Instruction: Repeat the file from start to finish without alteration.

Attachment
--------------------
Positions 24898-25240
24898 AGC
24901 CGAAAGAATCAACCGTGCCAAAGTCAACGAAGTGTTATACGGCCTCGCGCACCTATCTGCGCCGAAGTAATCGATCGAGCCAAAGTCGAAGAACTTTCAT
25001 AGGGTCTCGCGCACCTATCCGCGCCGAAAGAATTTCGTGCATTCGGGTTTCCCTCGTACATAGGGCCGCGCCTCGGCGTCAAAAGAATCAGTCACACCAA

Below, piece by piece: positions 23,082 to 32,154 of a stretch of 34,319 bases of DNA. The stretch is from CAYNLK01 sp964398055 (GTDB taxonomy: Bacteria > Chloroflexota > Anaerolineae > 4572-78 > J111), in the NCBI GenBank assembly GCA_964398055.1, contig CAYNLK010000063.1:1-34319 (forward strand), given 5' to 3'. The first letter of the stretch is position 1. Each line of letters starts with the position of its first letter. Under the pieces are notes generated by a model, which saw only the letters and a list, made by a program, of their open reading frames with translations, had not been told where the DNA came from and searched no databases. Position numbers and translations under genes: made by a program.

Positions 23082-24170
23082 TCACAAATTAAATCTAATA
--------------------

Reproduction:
Positions 24898-25240
24898 AGC
24901 CGAAAGAATCAACCGTGCCAAAGTCAACGAAGTGTTATACGGCCTCGCGCACCTATCTGCGCCGAAGTAATCGATCGAGCCAAAGTCGAAGAACTTTCAT
25001 AGGGTCTCGCGCACCTATCCGCGCCGAAAGAATTTCGTGCATTCGGGTTTCCCTCGTACATAGGGCCGCGCCTCGGCGTCAAAAGAATCAGTCACACCAA

Below, piece by piece: positions 23,082 to 32,154 of a stretch of 34,319 bases of DNA. The stretch is from CAYNLK01 sp964398055 (GTDB taxonomy: Bacteria > Chloroflexota > Anaerolineae > 4572-78 > J111), in the NCBI GenBank assembly GCA_964398055.1, contig CAYNLK010000063.1:1-34319 (forward strand), given 5' to 3'. The first letter of the stretch is position 1. Each line of letters starts with the position of its first letter. Under the pieces are notes generated by a model, which saw only the letters and a list, made by a program, of their open reading frames with translations, had not been told where the DNA came from and searched no databases. Position numbers and translations under genes: made by a program.

Positions 23082-24170
23082 TCACAAATTAAATCTAATA